Wednesday, April 27, 2005

History Lesson: Name a Famous DJ

April 27, 1990: Axl Rose marries Erin Everly, daughter of Everly Brother Don. Rose, who was already bidding to become one of the kings of rock and roll excess, added to his resume for the gig when the marriage imploded after 27 days.

April 27, 1976: David Bowie is detained aboard a train on the Russian-Polish border while customs official confiscate Nazi memorabilia. Feeling compelled to explain himself, Bowie says that in his opinion, Britain could benefit from having fascist leadership, and that he wouldn't mind having the job himself one day. Which explains why his next couple of albums sounded like collaborations with the guy from Sprockets.

April 27, 1959: "Guitar Boogie Shuffle" by the Virtues reaches Number 5 on the Hot 100. I mention this only because during my first semester in the dorms at college, my equally iconoclastic roommate and I used to respond to the loud stereos of our neighbors by cranking our own stereo, but with the most unusual or obnoxious music we could find. "Guitar Boogie Shuffle" was a frequent choice.

Birthdays Today: Sheena Easton is 46. Like Olivia Newton-John in the '70s, Easton started off singing innocent little songs, like "Morning Train," only to transform into a hottie all at once, which happened with 1984's "Strut." Casey Kasem is 73--and if you've heard him lately, he sounds like it. It says something about the current state of American radio, I think, that if you say to somebody, "Name a famous disc jockey," the two people they are most likely to come up with, Kasem and Dick Clark, are both on the other side of 70.

Number One Songs on This Date:
1992: "Bohemian Rhapsody"/Queen.
It rose only to Number 9 on its original chart run in 1976 (and lost to "Afternoon Delight" for the Best Vocal Arrangement Grammy), but its inclusion in the movie Wayne's World, the seemingly endless anthologizing of Queen's music (just how many greatest hits albums do they have, anyhow?), and the relatively recent death of Freddie Mercury combined to make it an anthem for a second generation.

1989: "Like a Prayer"/Madonna. The controversial video became an even more controversial Pepsi commercial that only played once--and both Pepsi and Madonna smiled all the way to the bank.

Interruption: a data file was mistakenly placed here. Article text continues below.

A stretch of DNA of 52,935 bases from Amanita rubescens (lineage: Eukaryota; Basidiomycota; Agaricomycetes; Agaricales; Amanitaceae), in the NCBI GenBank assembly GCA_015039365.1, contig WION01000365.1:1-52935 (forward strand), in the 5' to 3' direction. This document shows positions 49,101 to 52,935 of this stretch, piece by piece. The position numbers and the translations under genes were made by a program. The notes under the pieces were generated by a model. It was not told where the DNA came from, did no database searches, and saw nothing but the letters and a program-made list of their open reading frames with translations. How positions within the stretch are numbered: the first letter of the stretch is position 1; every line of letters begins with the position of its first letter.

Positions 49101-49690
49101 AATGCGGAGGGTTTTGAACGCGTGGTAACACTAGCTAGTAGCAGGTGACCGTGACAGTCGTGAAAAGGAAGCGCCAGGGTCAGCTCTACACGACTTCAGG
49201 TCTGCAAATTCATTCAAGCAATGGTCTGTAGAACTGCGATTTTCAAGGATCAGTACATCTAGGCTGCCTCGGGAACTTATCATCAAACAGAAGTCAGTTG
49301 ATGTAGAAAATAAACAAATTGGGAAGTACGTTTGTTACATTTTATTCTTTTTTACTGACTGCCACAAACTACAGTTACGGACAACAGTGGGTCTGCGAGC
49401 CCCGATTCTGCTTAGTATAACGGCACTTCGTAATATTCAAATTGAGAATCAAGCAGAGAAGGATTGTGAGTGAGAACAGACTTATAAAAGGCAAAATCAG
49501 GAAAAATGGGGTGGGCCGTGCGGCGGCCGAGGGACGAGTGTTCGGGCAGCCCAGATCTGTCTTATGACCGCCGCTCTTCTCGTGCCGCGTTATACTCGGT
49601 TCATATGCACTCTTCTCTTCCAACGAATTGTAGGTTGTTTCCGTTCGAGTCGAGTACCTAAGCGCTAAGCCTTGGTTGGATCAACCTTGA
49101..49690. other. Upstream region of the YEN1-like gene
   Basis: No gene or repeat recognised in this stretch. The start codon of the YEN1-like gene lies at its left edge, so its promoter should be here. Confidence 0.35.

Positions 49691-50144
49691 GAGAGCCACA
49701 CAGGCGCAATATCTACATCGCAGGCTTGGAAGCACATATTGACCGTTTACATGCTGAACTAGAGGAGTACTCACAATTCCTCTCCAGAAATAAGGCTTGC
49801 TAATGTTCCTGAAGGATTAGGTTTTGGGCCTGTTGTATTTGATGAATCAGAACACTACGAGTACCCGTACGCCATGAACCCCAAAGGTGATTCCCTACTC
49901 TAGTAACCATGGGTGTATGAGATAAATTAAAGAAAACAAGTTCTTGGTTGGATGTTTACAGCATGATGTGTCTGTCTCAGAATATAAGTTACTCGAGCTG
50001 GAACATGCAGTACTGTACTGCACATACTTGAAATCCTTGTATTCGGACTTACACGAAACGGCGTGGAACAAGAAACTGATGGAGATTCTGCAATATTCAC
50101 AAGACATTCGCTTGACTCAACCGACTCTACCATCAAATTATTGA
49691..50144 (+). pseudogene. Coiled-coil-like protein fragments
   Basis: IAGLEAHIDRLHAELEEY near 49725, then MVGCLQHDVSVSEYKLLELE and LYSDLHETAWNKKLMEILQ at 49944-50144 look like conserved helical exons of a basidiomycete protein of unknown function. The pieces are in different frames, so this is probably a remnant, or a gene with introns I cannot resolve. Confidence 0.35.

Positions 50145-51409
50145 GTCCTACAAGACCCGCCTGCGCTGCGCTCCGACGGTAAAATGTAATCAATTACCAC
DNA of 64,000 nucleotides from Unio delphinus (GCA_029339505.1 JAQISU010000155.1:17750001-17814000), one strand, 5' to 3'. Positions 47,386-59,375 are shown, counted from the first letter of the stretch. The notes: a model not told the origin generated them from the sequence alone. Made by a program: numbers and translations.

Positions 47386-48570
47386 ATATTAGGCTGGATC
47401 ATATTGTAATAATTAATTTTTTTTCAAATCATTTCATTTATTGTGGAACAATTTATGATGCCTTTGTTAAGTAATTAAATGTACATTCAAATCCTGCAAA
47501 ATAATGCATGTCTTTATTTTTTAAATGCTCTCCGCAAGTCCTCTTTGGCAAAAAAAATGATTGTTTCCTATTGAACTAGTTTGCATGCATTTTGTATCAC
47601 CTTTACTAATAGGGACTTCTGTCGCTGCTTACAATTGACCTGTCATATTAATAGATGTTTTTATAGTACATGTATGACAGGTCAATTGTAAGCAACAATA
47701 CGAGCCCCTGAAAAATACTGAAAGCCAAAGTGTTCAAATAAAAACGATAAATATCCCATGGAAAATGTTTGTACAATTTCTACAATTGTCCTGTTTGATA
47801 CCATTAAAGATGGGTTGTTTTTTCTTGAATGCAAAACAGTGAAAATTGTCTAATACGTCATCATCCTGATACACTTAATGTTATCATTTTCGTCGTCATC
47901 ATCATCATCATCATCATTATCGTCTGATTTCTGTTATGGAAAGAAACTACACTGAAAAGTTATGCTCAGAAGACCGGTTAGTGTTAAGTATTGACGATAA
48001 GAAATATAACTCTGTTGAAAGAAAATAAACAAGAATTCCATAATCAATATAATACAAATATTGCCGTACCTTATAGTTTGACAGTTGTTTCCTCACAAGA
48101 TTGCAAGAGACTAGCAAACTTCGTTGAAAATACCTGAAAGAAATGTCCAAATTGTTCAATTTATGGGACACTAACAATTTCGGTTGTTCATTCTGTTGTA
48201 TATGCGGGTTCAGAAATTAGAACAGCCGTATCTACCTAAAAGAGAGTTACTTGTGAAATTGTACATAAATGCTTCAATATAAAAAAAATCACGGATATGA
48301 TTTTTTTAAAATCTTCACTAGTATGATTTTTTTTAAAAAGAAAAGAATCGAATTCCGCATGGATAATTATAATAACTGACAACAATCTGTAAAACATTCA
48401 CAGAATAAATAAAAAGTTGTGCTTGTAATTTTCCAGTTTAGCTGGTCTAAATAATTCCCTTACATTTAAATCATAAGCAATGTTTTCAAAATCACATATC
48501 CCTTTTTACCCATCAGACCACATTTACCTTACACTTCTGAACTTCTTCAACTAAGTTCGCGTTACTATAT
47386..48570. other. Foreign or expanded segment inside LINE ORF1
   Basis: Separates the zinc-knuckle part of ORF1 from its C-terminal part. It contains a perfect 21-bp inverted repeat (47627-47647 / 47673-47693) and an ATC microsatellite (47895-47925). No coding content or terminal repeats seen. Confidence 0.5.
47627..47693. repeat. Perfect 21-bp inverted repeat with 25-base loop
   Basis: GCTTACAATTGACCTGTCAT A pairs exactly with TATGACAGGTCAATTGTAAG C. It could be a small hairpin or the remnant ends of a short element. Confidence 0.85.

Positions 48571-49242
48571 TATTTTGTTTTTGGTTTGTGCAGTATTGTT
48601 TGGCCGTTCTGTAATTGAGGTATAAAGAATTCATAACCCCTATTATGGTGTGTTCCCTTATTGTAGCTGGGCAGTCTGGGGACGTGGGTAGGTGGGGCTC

1981: "Kiss on My List"/Hall and Oates. Having been bounced off the management staff of my college radio station a couple of months earlier (because I was a complete asshole), I made it my mission to rebel against the station's current management, especially against the music director, whose taste was atrocious. One of my favorite things to do was to play "Kiss on My List" even though we were ostensibly running an AOR format. Clearly, I wasn't very good at rebellion.

1963: "I Will Follow Him"/Little Peggy March. If you remember this at all, it's probably because Saturday Night Live used it in a memorable parody of the movie Chinatown featuring John Belushi and Madeline Kahn.

1953: "The Doggie in the Window"/Patti Page. Another one of those songs that's not just floating around in your head, it's imprinted in your DNA: "How much is that doggie in the window?"

Editor's Note: The history feature has been absent from this blog for the last several weeks, mostly because its best resource, the website of Arrow 92 in Los Angeles, went dark when the station flipped formats. Arrow 92 was the longtime home of Los Angeles legend Uncle Joe Benson, who did mornings on the station for years before switching to afternoons with the arrival of Jonathan Brandmeier a couple of years ago. What I didn't know about Benson until I explored his personal website is that he was a few years ahead of me at the University of Wisconsin-Platteville. His long tenure in Los Angeles probably makes him the most successful jock Platteville's broadcasting program ever produced--and I'm simply astounded that I'd never heard of him before.


At 1:24 PM, Anonymous Anonymous said...

RUBBISH !!!!!!!


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